Have you ever had a conversation with someone who is an expert in a certain area? It could have been meeting with your CPA to go over your taxes or talking with your real estate agent during a house hunt. Experts tend to use a lot of professional jargon. Most of them don’t realize that you may not understand. They get caught up in the conversation and you keep nodding because you are afraid of them thinking you are dumb. Unfortunately, some professionals know this and they will use jargon to make themselves sound smart. Investment professionals are particularly bad when it comes to making sure clients understand. So, I am going to have a series of blog posts called Investing Basics designed to explain different investment options.
There are many different investments available, but I am going to start by covering the two most common forms. These are stocks and bonds. Many people in the US only invest in these two options. If you participate in an employee retirement plan, then you definitely own at least one of these. Now the question is, “What the heck are stocks and bonds?”.
Stocks (also referred to as “shares”) are partial ownership of a company. Most companies issue stock in order to raise money and grow business operations. The stocks can then be bought and sold by anyone in the world. People buy stocks because they expect a company to make money in the future which will cause the value of their stock to rise. Stocks can also pay dividends to their shareholders, something that I will explain in more detail in a later post. Example: If I purchase one share of Apple stock, I am about a 0.00000001% owner of the company.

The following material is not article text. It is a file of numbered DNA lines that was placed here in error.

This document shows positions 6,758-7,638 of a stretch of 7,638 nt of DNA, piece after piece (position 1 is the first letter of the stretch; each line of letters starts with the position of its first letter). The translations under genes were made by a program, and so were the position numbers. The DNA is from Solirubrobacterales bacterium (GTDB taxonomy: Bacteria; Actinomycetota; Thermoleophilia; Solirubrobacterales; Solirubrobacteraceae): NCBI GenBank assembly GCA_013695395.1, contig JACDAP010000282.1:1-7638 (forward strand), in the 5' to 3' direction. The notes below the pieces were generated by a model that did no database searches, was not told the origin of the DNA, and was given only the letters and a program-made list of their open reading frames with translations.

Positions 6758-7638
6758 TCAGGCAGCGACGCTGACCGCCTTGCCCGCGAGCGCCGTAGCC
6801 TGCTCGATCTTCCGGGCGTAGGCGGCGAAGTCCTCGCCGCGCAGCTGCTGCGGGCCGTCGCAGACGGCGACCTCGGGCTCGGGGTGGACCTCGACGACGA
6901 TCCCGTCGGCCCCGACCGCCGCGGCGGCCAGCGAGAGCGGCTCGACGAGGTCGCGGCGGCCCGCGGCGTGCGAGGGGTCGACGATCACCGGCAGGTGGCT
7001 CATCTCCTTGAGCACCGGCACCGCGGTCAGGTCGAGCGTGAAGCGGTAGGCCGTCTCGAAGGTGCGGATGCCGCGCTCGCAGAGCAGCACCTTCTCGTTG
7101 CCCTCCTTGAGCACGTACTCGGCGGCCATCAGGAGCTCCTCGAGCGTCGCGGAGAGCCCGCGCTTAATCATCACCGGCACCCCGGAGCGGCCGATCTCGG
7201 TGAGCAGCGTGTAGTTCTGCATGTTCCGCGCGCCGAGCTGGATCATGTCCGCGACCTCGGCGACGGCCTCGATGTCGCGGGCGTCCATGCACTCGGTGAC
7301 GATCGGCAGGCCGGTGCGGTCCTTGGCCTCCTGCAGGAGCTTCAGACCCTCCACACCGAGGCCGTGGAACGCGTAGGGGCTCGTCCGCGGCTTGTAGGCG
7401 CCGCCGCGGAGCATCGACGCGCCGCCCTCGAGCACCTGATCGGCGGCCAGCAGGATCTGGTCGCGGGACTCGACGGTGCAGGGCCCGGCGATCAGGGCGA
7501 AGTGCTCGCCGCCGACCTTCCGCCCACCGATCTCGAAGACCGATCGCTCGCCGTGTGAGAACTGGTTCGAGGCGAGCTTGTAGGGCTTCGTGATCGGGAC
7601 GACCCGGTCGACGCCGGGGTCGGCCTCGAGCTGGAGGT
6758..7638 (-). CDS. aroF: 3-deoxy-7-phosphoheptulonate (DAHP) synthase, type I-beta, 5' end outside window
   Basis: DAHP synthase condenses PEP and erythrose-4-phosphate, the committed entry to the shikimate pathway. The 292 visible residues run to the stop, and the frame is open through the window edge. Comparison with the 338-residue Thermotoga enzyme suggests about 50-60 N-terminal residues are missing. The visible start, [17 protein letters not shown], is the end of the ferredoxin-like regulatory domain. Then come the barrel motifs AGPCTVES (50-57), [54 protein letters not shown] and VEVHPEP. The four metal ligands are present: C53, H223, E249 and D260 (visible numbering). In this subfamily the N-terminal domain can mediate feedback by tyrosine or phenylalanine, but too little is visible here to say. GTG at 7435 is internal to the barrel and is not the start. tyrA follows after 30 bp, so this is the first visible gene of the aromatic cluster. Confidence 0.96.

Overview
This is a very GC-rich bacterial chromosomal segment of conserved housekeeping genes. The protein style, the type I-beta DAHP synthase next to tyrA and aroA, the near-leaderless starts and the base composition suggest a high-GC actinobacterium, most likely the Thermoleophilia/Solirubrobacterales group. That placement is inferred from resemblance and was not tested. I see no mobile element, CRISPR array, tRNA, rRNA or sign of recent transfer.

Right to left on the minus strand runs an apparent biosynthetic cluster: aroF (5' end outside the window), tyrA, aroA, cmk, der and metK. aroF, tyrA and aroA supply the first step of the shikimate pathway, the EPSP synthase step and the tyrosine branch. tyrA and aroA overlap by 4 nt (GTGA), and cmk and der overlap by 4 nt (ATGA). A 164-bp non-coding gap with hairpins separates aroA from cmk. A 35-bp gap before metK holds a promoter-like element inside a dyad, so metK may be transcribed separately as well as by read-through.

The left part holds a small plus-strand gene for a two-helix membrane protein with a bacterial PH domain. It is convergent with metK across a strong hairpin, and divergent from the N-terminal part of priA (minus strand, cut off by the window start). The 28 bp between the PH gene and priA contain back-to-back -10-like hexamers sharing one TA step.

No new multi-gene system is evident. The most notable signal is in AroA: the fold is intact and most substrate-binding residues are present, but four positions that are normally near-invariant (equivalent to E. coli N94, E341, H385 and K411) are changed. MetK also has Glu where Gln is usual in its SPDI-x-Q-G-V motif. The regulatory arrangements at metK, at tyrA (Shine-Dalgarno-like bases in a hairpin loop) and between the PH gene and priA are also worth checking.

Bonds represent debt of a company or government entity (Federal, states, and cities). They issue bonds and promise to pay buyers interest over the life of the bond. Corporations will prefer to issue bonds when they do not want to give away more ownership in their company. They receive the money now, but are required to pay it back over a set period of time. People invest in bonds because they receive a set interest rate that they will be paid over time. Example: The State of Missouri wants to raise money for a construction project. They issue 10 year bonds at a 3% interest rate. I buy a bond for $1,000 so I would get paid $30 each year for 10 years and then receive my $1,000 at the end of the 10th year.
Stocks and bonds will probably be the majority of your investments throughout your life, but most people own them through a mutual fund. A mutual fund is essentially a group of stocks and/or bonds that is managed by a professional company. I will explain more about those in the future as well.
Now you know! I don’t think this will change how you invest, but I do want you to understand what these investments represent. And next time you laugh at the People of Walmart blog, just remember that you are probably a tiny owner if you have an investment account. That shopper may not be wearing a shirt, but hopefully they spend a lot of money.
Mike Zeiter, CPA/PFS